|Who is it?||Actress, Miscellaneous Crew, Soundtrack|
|Birth Day||October 30, 1956|
|Birth Place||Essex, England, United Kingdom|
|Age||64 YEARS OLD|
|Alma mater||Royal Academy of Dramatic Art|
|Partner(s)||Hugh Brody (1993–present)|
For her screen work, Stevenson has been nominated four times for a BAFTA (three for television, one for film), while for her stage work she has earned five Olivier nominations, winning one.
Stevenson has starred in numerous Royal Shakespeare Company and National Theatre productions, including Olivier Award nominated roles in Measure for Measure (1984), Les Liaisons Dangereuses (1986), and Yerma (1987). For her role as Paulina in Death and the Maiden (1991–92), she won the 1992 Olivier Award for Best Actress. Her fifth Olivier nomination was for her work in the 2009 revival of Duet for One. She has also received three nominations for the BAFTA TV Award for Best Actress: for A Doll's House (1992), The Politician's Wife (1995) and Accused (2010). Other stage roles include The Heretic (2011) and Happy Days (2014).
In the 1987 TV film Life Story, Stevenson played the part of scientist Rosalind Franklin, for which she won a Cable Ace award. She played the leading role in the Anthony Minghella film Truly, Madly, Deeply (1991) and her roles in The Secret Rapture (1993), Emma (1996), Bend It Like Beckham (2002) and Mona Lisa Smile (2003). She has more recently starred in Pierrepoint (2006), Infamous (2006) as Diana Vreeland and Breaking and Entering (2006) as Rosemary, the therapist. In 2003, she played the mother of an autistic child in the television film Hear the Silence, a film based on the now debunked claims of Andrew Wakefield that the MMR vaccine was responsible for autism. The film and Stevenson were criticised for "trying to influence parents against MMR and dressing up science as entertainment."
Although she has gained fame through her television and film work, and has often undertaken roles for BBC Radio, she is known as a stage Actress. Significant stage roles include her performances as Isabella in Measure for Measure, Madame de Tourvel in Les Liaisons Dangereuses, as Anna in the UK premiere of Burn This in 1990, and as Paulina in Death and the Maiden at the Royal Court theatre and the West End (1991–92). For the latter, she was awarded the 1992 Laurence Olivier Award for Best Actress.
In 1992, she appeared in a political broadcast for the Labour Party.
Stevenson lives with Anthropologist Hugh Brody, her partner since 1993. The couple live in Highgate, North London. They have two children, both born in Camden, London: Rosalind Hannah Brody (born 1994) and Gabriel Jonathan Brody (born late 2000/early 2001).
In 2008, she campaigned on behalf of refugee women with a reading of 'Motherland' at the Young Vic. She is patron of the UK registered charity LAM Action, which provides support, information and encouragement to patients with Lymphangioleiomyomatosis (LAM) and their families, and raises funds to advance research into LAM.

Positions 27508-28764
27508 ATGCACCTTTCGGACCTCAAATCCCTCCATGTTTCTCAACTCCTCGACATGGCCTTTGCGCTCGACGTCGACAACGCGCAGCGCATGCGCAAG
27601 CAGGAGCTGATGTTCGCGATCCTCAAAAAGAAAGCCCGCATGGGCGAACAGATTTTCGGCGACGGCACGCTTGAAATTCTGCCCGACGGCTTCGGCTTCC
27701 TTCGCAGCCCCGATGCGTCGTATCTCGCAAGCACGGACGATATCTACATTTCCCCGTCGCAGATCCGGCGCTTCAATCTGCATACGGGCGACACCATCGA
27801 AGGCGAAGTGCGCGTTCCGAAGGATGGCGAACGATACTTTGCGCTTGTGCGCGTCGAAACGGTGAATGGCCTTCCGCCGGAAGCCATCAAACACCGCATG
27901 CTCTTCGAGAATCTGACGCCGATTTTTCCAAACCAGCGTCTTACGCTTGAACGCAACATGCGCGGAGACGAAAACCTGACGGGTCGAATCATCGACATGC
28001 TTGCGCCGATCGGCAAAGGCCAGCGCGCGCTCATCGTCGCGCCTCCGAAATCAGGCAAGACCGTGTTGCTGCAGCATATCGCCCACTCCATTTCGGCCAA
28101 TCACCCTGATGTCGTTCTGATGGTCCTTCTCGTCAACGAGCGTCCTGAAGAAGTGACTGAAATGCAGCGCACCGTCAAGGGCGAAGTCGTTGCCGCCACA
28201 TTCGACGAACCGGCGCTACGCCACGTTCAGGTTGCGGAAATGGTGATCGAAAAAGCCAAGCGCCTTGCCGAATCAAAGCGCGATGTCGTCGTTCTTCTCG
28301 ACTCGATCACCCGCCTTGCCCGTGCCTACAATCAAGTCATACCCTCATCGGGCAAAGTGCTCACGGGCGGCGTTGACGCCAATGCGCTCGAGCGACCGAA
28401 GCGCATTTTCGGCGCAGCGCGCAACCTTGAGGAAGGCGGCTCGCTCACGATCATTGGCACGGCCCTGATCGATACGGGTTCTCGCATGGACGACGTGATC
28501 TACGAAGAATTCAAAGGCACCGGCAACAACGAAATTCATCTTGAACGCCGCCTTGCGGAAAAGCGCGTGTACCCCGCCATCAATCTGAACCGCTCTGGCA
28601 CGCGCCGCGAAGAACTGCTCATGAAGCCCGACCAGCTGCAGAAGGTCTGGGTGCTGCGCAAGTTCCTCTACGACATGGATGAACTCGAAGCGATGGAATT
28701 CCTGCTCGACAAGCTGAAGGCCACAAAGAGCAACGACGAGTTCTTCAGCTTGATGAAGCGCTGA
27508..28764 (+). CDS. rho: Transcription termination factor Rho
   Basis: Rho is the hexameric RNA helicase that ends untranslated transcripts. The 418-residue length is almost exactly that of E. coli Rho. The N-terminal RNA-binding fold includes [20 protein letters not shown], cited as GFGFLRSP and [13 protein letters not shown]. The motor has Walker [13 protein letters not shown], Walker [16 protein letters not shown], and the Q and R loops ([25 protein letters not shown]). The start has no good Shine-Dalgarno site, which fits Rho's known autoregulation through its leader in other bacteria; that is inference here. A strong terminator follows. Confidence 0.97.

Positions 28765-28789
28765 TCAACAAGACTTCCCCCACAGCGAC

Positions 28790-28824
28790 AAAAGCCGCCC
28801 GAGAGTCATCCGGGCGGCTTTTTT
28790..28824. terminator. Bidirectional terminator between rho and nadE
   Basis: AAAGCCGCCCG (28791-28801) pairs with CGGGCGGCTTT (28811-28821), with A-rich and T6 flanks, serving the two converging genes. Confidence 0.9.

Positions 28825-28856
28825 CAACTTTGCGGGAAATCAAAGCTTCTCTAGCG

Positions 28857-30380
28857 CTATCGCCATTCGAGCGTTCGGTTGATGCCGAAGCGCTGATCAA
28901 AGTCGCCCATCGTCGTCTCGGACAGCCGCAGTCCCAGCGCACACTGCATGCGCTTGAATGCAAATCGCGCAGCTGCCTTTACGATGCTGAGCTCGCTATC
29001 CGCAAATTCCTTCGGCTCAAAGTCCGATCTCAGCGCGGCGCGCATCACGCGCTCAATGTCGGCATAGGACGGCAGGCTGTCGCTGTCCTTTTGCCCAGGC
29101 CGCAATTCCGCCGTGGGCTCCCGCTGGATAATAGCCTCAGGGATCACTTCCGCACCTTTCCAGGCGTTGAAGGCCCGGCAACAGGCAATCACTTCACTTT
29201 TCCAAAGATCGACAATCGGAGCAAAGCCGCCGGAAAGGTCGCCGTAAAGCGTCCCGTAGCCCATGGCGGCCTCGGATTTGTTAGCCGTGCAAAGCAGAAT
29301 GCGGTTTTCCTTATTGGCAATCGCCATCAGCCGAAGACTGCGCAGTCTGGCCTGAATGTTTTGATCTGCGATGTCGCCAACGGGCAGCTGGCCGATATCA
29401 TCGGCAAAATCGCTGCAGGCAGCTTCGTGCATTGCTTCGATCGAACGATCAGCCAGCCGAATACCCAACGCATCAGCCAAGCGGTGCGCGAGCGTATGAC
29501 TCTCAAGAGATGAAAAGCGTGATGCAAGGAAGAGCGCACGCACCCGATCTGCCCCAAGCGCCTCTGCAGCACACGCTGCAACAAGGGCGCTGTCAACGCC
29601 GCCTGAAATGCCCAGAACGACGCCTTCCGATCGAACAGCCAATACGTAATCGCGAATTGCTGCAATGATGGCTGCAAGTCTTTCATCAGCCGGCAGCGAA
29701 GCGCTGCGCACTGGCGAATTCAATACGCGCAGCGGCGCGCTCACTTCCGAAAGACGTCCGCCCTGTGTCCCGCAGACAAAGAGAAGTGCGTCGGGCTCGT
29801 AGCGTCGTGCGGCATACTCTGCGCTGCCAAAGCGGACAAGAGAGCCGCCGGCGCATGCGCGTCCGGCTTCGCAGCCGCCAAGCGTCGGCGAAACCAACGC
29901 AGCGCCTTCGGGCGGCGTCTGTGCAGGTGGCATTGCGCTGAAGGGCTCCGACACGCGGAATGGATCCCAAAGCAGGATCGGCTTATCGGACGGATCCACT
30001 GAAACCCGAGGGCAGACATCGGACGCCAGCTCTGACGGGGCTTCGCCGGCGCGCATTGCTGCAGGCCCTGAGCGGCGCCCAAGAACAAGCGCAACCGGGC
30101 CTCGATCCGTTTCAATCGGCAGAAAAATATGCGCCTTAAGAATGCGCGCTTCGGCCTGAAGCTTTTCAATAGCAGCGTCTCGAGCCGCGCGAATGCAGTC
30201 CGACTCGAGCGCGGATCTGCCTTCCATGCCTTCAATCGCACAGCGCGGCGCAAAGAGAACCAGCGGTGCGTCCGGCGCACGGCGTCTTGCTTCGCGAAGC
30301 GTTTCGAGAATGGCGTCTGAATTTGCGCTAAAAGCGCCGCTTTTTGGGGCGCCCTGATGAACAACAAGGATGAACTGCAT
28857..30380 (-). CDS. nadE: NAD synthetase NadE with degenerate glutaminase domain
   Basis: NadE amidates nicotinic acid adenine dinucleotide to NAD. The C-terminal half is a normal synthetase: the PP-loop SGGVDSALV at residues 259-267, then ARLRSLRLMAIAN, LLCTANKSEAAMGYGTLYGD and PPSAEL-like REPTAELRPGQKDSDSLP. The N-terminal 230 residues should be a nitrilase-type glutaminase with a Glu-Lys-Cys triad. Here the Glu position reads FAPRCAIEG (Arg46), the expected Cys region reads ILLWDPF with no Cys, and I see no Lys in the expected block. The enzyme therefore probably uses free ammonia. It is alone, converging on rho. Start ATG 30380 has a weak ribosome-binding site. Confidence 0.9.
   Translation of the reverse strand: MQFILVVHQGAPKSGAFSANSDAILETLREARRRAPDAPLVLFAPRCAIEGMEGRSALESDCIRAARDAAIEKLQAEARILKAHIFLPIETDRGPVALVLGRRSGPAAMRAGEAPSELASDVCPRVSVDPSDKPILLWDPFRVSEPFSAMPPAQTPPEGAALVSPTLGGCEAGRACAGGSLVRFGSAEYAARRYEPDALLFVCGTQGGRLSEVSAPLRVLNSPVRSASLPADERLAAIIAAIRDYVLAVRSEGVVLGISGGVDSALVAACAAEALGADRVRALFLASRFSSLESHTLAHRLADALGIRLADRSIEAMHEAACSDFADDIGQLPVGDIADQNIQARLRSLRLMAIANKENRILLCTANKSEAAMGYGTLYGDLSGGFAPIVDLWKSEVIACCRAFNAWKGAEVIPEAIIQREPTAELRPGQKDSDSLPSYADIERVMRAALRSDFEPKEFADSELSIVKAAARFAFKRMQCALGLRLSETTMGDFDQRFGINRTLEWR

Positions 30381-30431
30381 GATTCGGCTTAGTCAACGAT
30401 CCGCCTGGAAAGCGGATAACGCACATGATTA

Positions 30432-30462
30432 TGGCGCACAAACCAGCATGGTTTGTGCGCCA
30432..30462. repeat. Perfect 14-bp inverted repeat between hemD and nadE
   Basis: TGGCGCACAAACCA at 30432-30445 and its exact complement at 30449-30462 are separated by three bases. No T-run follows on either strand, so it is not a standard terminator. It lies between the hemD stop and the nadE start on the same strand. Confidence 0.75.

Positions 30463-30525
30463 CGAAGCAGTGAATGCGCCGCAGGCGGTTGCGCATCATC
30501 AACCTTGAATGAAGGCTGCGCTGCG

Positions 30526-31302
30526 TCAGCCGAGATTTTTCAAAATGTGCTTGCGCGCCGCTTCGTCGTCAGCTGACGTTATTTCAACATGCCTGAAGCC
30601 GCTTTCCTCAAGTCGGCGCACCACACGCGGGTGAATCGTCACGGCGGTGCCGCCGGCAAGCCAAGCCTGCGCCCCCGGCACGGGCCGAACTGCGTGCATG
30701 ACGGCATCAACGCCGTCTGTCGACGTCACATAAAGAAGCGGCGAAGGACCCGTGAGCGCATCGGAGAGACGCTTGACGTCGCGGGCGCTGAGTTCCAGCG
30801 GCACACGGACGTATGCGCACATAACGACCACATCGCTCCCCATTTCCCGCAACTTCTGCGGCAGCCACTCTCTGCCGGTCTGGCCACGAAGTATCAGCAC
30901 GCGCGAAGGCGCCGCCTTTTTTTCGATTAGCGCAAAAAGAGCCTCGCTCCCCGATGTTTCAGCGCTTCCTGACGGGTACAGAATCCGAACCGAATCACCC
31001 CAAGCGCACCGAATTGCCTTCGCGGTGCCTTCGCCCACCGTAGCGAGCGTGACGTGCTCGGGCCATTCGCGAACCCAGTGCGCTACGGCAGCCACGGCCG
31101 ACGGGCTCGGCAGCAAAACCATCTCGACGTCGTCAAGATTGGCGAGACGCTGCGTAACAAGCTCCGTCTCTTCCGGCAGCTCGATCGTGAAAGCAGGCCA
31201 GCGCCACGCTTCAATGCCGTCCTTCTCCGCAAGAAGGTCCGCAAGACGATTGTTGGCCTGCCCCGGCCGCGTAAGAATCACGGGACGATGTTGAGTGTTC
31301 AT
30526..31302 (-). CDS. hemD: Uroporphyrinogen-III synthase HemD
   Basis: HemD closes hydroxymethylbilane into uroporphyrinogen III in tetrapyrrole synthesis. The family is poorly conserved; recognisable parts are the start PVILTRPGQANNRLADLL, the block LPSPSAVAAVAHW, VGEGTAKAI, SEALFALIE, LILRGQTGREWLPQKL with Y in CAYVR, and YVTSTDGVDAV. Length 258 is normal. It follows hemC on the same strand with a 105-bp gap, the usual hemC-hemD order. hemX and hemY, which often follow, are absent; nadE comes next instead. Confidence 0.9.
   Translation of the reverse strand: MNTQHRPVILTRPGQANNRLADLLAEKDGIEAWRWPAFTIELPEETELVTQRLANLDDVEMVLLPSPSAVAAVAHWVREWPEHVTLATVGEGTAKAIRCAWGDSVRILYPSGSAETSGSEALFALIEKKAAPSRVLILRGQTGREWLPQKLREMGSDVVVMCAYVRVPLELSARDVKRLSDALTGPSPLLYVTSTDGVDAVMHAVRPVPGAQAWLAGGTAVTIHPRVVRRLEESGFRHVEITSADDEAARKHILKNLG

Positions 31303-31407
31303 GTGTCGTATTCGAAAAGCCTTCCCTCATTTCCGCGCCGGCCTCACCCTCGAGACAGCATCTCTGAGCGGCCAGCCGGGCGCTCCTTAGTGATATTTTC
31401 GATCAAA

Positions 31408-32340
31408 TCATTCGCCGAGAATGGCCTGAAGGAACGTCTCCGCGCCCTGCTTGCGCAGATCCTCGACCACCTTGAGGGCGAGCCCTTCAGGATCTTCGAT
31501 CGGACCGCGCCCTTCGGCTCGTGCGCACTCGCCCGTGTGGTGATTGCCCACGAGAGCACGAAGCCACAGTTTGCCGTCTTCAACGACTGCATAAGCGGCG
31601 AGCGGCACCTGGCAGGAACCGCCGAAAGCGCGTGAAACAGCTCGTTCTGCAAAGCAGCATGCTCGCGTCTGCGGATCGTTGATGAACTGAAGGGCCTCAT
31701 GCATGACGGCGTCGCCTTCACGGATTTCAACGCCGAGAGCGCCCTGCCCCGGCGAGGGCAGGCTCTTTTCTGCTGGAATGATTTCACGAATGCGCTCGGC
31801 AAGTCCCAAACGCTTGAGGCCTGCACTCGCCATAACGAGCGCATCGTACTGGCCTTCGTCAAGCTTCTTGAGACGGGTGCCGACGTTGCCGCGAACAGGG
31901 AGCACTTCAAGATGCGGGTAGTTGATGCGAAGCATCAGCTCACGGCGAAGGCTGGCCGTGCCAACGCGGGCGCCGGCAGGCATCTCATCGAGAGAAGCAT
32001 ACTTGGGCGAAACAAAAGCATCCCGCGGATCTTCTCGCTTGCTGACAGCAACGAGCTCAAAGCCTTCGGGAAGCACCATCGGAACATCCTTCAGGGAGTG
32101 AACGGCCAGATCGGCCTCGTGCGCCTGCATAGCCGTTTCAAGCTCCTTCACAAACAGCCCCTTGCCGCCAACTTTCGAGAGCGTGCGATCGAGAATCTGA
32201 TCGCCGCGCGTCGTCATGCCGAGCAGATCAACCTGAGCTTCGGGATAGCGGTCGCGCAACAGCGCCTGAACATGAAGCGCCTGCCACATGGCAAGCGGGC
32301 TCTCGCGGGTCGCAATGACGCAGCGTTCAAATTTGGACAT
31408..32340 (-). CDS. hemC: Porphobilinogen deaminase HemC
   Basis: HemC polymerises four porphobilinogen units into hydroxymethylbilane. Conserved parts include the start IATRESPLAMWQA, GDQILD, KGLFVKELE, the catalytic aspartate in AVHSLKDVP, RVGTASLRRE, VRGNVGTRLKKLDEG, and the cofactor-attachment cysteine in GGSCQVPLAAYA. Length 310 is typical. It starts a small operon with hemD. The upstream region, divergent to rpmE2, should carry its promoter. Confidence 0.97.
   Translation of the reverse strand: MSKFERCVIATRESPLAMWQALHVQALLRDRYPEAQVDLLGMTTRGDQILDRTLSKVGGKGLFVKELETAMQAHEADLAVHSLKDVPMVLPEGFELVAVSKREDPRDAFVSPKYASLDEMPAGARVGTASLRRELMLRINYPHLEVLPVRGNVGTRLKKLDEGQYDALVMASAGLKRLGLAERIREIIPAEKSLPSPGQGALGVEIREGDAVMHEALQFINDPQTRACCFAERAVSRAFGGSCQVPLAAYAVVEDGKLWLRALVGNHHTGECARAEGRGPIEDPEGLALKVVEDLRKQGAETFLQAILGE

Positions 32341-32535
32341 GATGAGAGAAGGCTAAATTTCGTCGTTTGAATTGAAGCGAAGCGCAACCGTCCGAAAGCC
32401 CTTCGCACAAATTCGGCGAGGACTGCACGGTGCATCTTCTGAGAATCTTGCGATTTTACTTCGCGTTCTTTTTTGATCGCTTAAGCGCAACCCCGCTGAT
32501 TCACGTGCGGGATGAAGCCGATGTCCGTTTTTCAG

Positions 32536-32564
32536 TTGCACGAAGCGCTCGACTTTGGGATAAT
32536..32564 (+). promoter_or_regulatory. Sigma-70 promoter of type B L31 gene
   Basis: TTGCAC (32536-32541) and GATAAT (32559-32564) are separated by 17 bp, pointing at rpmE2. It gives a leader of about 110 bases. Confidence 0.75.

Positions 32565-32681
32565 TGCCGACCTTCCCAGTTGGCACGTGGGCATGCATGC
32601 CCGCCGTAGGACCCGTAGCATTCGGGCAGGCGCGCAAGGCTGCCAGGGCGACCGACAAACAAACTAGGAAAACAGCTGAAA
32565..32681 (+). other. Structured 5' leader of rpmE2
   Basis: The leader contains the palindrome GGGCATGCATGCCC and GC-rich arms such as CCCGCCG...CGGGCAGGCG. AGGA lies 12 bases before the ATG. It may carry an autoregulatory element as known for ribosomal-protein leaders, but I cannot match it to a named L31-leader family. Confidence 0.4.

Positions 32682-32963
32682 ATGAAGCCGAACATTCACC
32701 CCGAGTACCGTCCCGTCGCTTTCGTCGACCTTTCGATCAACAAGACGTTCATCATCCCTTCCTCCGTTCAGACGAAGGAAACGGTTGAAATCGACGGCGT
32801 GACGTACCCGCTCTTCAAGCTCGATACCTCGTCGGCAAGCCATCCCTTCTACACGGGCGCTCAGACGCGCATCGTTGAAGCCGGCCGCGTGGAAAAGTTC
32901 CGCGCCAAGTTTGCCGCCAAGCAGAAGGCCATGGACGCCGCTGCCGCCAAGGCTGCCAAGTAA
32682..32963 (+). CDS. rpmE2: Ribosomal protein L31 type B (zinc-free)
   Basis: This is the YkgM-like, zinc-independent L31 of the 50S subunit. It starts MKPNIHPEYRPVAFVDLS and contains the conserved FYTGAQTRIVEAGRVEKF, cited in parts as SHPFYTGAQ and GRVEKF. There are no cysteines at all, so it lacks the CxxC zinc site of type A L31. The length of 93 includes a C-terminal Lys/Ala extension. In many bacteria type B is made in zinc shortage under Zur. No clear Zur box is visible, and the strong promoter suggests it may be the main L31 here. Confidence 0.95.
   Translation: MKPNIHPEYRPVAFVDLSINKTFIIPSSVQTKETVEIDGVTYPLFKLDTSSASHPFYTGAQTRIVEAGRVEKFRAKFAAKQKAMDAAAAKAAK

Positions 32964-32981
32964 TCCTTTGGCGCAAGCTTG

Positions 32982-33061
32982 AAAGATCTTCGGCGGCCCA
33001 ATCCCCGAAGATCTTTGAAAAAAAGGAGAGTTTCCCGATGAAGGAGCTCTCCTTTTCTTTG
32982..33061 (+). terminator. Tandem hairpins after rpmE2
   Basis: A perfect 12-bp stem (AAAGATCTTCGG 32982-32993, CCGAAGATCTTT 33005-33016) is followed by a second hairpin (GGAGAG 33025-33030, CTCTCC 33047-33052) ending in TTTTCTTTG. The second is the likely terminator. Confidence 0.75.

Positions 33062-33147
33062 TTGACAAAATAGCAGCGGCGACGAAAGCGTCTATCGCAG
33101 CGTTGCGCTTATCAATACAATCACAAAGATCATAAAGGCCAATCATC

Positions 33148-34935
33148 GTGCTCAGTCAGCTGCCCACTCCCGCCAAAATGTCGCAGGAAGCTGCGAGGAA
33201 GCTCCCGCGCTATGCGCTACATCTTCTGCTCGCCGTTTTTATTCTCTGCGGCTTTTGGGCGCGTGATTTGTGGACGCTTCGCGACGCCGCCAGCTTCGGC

In 2009, she starred in ITV's A Place of Execution. The role won her the Best Actress Dagger at the 2009 Crime Thriller Awards. She performs as a book reader, and has recorded all of Jane Austen's novels as unabridged audiobooks, as well as a number of other novels, such as Lady Windermere's Fan, Hedda Gabler, Stories from Shakespeare, and To the Lighthouse.
On 12 September 2016 Stevenson, as well as Cate Blanchett, Chiwetel Ejiofor, Peter Capaldi, Douglas Booth, Neil Gaiman, Keira Knightley, Jesse Eisenberg, Kit Harington, and Stanley Tucci, featured in a video from the United Nations' refugee agency UNHCR to help raise awareness to the global refugee crisis. The video, titled "What They Took With Them", has the actors reading a poem, written by Jenifer Toksvig and inspired by primary accounts of refugees, and is part of UNHCR's #WithRefugees campaign, of which also includes a petition to governments to expand asylum to provide further shelter, integrating job opportunities, and education.
Stevenson was born in Kelvedon, Essex, England, the daughter of Virginia Ruth (née Marshall), a Teacher, and Michael Guy Stevenson, an army officer. Stevenson's father was assigned a new posting every two and a half years. When Stevenson was nine, she attended Berkshire's Hurst Lodge School, and she was later educated at the independent St Catherine's School in Bramley, near Guildford in Surrey, and at the Royal Academy of Dramatic Art (RADA). Stevenson was part of the 'new wave’ of actors to emerge from the Academy. Others included Jonathan Pryce, Bruce Payne, Alan Rickman, Anton Lesser, Kenneth Branagh, Imelda Staunton and Fiona Shaw. This led to a stage career starting in 1978 with the Royal Shakespeare Company.